Under this proposal, the government will be prohibited by law from selling more than 60% of Hydro One. That’s what it says in the budget. But unfortunately, that only works if the government respects our laws. For instance, when we were in government we passed a law to ensure that if Hydro One was sold, the proceeds had to go first to pay down the remaining debt. This was to protect taxpayers to ensure that a future government didn’t go on spending sprees and leave taxpayers and hydro users stuck with the debt and no asset.
However, this act would amend that law so that the minister has the ability to put as much of the proceeds as he wants into general revenues, which means that the government gets their spending spree and the people of Ontario will be stuck with the bill.
Hydro isn’t the only cost-of-living-and-doing-business increase under this government’s proposals. This bill will continue the implementation of the ill-advised mandatory pension program. The government likes to talk about this pension like it’s free and that people are winning the Cash for Life lottery, but the reality is that every dollar that goes into the pension program is being deducted from hard-working Ontarians or taken from an Ontario business. It’s money that otherwise would have gone to paying the bills, paying down the mortgage or making sure that the kids had new, warm clothes for the winter. It’s money that these businesses could use to expand and create new jobs or, in some cases, use to just stay in business and keep contributing to Ontario’s economy.
Recently, I had the opportunity, through surveys, to ask both my constituents and businesses in my riding about the proposed pension. Seventy-eighty per cent of my constituents who responded said they can’t afford to pay 1.9% of their income into the proposed pension program. They recognize that this isn’t free money. It’s money that is coming out of their pockets.
Is it really up to the government to decide how this money is to be spent? Is it really up to the government to decide that it’s better investing in this pension scheme than paying down the mortgage or paying down the credit card, which they’re paying 19% interest on? Is it really going to leave people in Ontario better off if implementing the pension costs jobs, as the government’s own documents show it will? Ninety per cent of Oxford businesses said they would be impacted by the proposed pension plan and most of these said the impact would be significant.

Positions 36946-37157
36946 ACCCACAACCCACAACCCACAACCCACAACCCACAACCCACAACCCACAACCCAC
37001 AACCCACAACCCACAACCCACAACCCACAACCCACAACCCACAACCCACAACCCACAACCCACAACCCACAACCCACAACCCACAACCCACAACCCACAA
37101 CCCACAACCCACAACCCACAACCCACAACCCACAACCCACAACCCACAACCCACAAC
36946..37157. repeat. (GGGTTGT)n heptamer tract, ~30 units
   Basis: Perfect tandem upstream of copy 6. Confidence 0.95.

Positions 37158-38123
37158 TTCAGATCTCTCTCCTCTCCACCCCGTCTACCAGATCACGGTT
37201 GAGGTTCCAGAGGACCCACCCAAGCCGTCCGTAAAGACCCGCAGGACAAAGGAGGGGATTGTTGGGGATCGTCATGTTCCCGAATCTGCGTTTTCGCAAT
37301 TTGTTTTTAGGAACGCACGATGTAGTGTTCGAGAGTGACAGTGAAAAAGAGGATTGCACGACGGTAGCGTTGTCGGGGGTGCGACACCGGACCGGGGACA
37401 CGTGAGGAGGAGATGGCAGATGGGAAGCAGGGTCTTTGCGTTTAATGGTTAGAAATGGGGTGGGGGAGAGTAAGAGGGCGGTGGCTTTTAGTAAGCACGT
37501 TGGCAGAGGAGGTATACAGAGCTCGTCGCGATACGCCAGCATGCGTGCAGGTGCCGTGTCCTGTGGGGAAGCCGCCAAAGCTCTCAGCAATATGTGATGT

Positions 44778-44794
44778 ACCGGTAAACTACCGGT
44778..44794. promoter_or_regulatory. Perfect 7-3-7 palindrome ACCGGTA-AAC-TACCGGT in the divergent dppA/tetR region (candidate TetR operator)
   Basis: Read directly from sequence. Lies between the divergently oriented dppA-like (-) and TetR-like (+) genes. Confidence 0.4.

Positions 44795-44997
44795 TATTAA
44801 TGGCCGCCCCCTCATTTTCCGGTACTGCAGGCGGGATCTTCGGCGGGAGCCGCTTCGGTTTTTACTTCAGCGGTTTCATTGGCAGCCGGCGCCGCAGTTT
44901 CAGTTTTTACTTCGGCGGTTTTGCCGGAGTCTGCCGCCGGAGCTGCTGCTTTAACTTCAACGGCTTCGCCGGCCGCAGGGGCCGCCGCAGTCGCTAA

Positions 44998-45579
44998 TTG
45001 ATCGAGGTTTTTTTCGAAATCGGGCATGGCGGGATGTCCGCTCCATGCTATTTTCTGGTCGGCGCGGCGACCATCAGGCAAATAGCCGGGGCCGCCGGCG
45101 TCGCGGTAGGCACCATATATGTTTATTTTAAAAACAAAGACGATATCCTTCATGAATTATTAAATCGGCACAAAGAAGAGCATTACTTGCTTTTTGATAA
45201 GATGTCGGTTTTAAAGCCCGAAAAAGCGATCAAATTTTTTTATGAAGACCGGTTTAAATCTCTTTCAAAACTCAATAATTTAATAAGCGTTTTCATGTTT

The Minister of Economic Development, Employment and Infrastructure stated that this carbon tax will take money out of companies’ hands and put it in government coffers. He said it would take money out of our economy.
In jurisdictions where they’ve tried it, a cap-and-trade system has not led to significant emission reductions and this type of system has proven to be easily manipulated. This tax would drive up the cost of every product that my constituents use.
Already the Premier said that consumers can anticipate an increase of 2.5 to 3.5 cents a litre on gasoline under this proposed plan. This is from the same government that said there would be minimal impact on hydro rates from the Green Energy Act. For people who live in rural areas, driving isn’t a luxury. The minister may not understand that. It’s a necessity to go to work, to get the groceries. It is another increase in the cost of living that they can’t afford. I believe in protecting the environment, but I don’t believe that the solution is to tax everything. I don’t believe the people of Ontario can afford that.
Earlier I pointed out that despite the $2.4-billion increase in spending, municipalities are again seeing cuts in the municipal partnership fund grants. The government will claim that they are supporting municipalities through transit but, on page 49 of the budget papers, it states, “The province encourages municipal partners to explore financing tools, such as asset optimization, to help ensure these projects may proceed.” That means they’re going to force municipalities to sell assets to finance transit. Not only is this government selling the house to buy a fancy sports car, they are forcing municipalities to do the same thing.